Posts Tagged ‘Bob Prunetti’

Citizen response to Palmer and Prunetti’s Op-Ed on Trenton redevelopment

Jane Jacobs is perhaps the most influential writer on urban redevelopment in our time.   Her book, The Death and Life of Great American Cities, is a bible to many on what works and doesn’t in urban revitalization.   In it, she argues that the infusion of large sums of government money into revitalization projects is cataclysmic.  Instead, gradual money that ebbs and flows, fails and succeeds, is what is needed.

The very premise that a large infusion of government money into downtown Trenton will help, no matter how tempting, is fundamentally flawed.   We don’t have to re-read Jacobs to understand this.   Over $150,000,000 in government funds were spent in Trenton 20 years ago to build what Messer’s Palmer and Prunetti called the “Opportunity Triangle”:  The ballpark, the arena and the hotel.   The promise was that these large government investments (yes, our hotel was owned by the city) would stimulate other development in Trenton.


Palmer and Prunetti were wrong, way wrong.   They proved how wrong politicians can be at great public expense (the hotel went bankrupt). Bob Prunetti, defended another government project, Thomas Edison State College’s development of Glen Gairn Arms site, by claiming that the patrons at the ballpark were stimulating development as late as 2014.   There is no evidence of this at all.  He was making up a conclusion that was not founded in fact.   Palmer, as late as 2013 told me that he always wanted to sell the hotel to a private owner, yet he never did. After he left office, the hotel, that was built for $60,000,000, was sold in a fire sale for $5,000,000.   Trenton taxpayers lost millions.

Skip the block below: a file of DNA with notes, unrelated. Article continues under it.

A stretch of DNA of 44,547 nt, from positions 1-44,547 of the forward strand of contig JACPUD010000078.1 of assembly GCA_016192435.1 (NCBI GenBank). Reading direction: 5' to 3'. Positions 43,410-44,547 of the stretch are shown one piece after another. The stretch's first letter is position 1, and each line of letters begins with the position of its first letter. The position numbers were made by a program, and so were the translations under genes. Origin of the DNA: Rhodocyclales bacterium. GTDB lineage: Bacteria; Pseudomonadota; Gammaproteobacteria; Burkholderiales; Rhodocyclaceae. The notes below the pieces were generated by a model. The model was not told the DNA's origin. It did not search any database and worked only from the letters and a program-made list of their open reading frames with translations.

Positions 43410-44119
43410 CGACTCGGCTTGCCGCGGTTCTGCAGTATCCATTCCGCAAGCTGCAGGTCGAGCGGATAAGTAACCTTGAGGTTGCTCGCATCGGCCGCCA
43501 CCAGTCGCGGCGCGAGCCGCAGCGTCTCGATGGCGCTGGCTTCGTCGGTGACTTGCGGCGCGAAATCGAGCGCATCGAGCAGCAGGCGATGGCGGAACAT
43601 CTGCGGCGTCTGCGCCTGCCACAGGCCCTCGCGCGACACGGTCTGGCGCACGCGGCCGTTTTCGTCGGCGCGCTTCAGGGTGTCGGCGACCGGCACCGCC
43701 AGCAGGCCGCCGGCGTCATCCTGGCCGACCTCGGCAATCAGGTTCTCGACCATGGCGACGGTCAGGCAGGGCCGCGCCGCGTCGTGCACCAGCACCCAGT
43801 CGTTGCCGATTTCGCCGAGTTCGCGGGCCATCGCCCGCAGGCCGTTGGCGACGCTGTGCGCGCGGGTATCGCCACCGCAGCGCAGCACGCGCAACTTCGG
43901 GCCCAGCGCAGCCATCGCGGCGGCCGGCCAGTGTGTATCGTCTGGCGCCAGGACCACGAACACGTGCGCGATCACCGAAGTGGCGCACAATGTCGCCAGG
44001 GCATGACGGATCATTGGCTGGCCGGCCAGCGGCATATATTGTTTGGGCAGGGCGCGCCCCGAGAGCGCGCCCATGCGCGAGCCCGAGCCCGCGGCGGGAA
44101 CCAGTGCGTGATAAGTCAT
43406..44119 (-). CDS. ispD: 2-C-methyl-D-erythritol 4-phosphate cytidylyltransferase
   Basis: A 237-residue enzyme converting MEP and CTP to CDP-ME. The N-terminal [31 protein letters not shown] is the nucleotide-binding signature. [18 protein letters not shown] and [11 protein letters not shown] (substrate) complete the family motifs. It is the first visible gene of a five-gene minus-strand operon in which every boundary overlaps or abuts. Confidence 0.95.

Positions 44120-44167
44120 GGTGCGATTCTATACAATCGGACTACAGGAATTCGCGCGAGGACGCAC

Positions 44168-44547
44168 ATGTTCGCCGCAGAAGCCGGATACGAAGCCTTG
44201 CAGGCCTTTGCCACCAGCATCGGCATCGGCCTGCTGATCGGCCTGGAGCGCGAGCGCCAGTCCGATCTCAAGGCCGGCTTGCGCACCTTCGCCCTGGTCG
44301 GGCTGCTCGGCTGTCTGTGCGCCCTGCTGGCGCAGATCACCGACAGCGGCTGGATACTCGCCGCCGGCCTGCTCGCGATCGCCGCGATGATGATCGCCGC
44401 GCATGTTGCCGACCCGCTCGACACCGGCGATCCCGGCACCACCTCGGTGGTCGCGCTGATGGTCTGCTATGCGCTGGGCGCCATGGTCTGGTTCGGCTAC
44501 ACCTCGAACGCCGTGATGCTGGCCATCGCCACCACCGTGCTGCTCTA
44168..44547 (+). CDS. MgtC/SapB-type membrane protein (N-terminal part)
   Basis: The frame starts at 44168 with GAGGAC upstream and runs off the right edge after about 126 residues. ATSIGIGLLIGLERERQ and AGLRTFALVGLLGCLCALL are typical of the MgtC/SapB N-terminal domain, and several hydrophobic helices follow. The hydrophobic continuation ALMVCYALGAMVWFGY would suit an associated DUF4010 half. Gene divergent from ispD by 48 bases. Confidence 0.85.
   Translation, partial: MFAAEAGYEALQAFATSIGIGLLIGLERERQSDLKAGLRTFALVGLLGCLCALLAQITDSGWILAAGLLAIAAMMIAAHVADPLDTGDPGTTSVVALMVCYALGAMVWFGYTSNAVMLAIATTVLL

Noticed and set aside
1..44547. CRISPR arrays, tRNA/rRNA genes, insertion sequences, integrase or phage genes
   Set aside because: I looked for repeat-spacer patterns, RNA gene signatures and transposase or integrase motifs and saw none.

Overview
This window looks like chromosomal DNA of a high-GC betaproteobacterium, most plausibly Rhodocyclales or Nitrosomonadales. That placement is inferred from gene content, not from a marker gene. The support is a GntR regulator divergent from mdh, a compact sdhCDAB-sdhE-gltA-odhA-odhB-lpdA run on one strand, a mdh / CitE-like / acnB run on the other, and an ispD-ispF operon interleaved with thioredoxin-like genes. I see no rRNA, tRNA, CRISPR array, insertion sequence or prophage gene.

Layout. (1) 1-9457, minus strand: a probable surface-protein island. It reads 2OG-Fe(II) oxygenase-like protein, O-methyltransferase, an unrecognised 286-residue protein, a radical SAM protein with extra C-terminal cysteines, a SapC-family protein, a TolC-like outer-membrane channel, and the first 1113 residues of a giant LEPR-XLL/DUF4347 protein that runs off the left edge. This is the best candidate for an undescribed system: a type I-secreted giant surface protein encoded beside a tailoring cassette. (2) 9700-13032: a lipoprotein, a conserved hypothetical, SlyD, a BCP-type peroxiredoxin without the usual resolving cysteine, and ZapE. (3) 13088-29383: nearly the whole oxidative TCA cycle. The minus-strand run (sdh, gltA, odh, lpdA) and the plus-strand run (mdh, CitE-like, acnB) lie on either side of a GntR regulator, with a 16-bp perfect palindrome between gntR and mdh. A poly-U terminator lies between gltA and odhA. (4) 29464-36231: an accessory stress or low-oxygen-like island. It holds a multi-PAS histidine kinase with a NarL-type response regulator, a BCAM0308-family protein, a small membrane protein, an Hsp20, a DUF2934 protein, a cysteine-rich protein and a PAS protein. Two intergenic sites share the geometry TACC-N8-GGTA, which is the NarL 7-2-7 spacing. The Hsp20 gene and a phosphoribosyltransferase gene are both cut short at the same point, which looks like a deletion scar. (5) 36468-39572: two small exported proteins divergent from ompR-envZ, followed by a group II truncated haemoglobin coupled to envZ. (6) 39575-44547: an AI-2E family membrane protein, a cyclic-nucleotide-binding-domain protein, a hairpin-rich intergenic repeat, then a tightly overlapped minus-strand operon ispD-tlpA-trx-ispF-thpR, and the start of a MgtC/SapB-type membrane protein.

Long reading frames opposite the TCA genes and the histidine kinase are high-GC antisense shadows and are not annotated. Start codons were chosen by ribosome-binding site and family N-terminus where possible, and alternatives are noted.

So why is it that the Trentonian thinks these two should have an audience regarding the use of public funds in Trenton redevelopment?  (Guest Oped: Palmer and Prunetti: Trenton needs to follow successful examples from other cities)

They shouldn’t.

They had their chance and don’t have anything to show for it.  In the 90s, when they were in power, the country grew economically while Trenton slid backward.   They simply failed to position Trenton to ride the wave of growth that swept the country and  therefore set the city up for the current trend in urban re-population.

Even one of the examples of success they reference in their Op-Ed,  an expensive but uncompleted project in Atlantic City is dubious.   A project that hasn’t even been completed can’t, by definition, be called an economic development success story.  Spending money with no results isn’t success. Who would think otherwise?

Governor Christie’s plan for Trenton has already been roundly criticized by citizens that actually live and work in downtown Trenton.   It’s a tone-deaf proposal that Ms. Jacobs would have railed against.

Prunetti and Palmer propose to change the investment a bit and morph it in to different mixed use project.   However, this still represents a big, risky government directed project.  It’s fundamentally predisposed to have cataclysmic results like stifling streetscapes, crowding out other projects or simply failing (like the hotel).

Who knows why these two former politicians decided to pitch this specific plan.  Perhaps they are somehow connected to it?   Perhaps they haven’t learned the lessons of cataclysmic government money and really think this will work?   I don’t know.  What I do know, and all rational Trentonians should know, is that their track record has been disastrous for Trenton.   The Trentonian has done a disservice to Trenton in publishing their Op-Ed and giving it the credibility that comes with “print”.